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puts on his old hat and coat, and goes down to be scolded by his sweetheart, and led away out of mischief. Tom hears him say coaxingly, as he walks off
“ Now doan’t’ee, Rachel! I would'nt ha' done it, I only wanted summut to buy’ee a fairing wi', and I be as vlush o' money as a twod o' veathers.”
“ Thee mind what I tells 'ee,” rejoins Rachel, saucily," and doan’t’ee kep blethering about fairings.” Tom resolves in his heart to give Willum the remainder of his two shillings after the backswording.
Joe Willis has all the luck to-day. His next bout ends in an easy victory, while the shepherd has a tough job to break his second head; and when Joe and the shepherd meet, and the whole circle expect and hope to see him get a broken crown, the shepherd slips in the first round and falls against the rails, hurting himself so that the old farmer will not let him go on, much as he wishes to try; and that impostor Joe (for he is certainly not the best man) struts and swaggers about the stage the conquering gamester, though he hasn't had five minutes' really trying play.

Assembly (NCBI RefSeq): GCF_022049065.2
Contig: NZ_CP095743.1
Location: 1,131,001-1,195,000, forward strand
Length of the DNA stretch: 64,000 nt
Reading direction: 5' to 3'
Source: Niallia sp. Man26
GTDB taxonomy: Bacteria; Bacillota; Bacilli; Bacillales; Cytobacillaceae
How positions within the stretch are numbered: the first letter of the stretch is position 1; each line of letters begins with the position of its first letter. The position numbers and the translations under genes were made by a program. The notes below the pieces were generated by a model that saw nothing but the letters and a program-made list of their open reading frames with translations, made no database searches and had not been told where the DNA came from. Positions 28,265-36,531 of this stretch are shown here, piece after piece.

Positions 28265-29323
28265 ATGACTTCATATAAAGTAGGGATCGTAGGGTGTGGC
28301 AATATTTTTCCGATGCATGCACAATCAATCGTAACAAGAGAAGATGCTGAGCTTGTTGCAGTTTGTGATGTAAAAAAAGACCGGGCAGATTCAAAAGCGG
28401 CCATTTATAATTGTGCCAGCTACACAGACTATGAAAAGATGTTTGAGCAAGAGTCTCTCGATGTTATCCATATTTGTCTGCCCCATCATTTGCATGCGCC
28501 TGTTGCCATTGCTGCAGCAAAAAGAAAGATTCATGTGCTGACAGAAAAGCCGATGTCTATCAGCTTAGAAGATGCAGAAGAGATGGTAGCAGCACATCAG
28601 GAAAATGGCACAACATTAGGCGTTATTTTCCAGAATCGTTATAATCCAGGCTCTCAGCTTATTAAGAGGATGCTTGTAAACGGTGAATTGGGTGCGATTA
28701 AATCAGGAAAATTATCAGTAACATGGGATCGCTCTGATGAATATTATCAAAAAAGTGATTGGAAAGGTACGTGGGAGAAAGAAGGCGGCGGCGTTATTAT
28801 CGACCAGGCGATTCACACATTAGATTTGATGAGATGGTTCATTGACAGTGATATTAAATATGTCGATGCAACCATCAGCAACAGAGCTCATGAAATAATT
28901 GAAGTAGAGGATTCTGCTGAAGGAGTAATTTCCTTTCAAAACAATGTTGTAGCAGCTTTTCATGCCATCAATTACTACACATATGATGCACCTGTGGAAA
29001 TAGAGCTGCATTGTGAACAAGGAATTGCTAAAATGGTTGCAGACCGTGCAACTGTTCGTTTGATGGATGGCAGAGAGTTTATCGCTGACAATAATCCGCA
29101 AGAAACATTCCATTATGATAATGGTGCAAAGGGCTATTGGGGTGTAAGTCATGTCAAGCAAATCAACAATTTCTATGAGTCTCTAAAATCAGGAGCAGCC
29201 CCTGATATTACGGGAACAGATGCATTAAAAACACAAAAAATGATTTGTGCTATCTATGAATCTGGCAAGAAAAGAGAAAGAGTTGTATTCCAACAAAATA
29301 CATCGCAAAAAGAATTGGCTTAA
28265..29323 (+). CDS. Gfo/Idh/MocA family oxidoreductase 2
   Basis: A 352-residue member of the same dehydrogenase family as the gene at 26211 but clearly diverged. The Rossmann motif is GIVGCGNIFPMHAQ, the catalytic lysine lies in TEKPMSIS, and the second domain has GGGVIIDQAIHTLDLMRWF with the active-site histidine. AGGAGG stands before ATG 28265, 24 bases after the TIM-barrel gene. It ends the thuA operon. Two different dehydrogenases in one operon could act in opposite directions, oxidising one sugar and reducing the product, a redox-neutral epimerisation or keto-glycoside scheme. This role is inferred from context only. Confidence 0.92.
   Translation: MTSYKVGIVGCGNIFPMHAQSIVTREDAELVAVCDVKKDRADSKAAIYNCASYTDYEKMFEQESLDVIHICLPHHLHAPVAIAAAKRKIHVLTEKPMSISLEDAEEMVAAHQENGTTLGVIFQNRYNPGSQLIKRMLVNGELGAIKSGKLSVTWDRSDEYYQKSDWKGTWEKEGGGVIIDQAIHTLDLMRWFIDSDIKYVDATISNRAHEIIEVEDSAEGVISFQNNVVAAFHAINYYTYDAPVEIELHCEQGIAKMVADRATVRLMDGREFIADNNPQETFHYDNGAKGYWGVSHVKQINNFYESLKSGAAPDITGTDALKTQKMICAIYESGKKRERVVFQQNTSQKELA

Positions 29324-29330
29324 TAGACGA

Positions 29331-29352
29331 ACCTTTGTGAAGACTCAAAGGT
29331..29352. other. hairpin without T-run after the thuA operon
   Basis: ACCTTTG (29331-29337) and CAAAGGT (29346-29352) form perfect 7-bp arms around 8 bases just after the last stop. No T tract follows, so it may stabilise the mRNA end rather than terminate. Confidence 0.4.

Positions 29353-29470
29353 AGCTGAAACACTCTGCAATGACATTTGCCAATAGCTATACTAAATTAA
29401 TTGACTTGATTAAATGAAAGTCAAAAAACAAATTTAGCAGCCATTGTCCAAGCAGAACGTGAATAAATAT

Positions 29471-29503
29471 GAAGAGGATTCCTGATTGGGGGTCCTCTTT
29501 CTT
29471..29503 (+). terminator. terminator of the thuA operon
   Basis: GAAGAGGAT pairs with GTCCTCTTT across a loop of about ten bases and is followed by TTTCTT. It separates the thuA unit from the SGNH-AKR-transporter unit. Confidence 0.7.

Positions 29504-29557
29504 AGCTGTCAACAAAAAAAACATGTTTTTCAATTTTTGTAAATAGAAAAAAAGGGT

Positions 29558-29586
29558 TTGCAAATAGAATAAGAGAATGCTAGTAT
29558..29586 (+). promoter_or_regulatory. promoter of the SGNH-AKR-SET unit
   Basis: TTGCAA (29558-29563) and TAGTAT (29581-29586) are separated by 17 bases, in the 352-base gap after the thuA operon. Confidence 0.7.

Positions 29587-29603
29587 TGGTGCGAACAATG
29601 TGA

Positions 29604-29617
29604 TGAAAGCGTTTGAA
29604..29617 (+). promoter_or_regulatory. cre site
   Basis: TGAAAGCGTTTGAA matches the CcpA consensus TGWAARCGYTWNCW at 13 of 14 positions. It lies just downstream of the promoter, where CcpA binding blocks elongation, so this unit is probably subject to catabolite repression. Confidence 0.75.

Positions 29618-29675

Joe takes the new hat in his hand, and puts the money into it, and then as if a thought strikes him, and he doesn't think his victory quite acknowledged down below, walks to each face of the stage, and looks down shaking the money, and chaffing as how he'll stake hat and money and another halfsovereign “agin any gamester as hasn't played already.” Cunning Joe! he thus gets rid of Willum and the shepherd, who is quite fresh again.
No one seems to like the offer, and the umpire is just coming down, when a queer old hat, something like a Doctor of Divinity's shovel, is chucked on to the stage, and an elderly quiet man steps out, who has been watching the play, saying he should like to cross a stick wi’ the prodigalish young chap.
The crowd cheer and begin to chaff Joe, who turns up his nose and swaggers across to the sticks. “ Imp’dent old wosbird !” says he, “ I'll break the bald head on un to the truth.”
The old boy is very bald certainly, and the blood will show fast enough if you can touch him, Joe.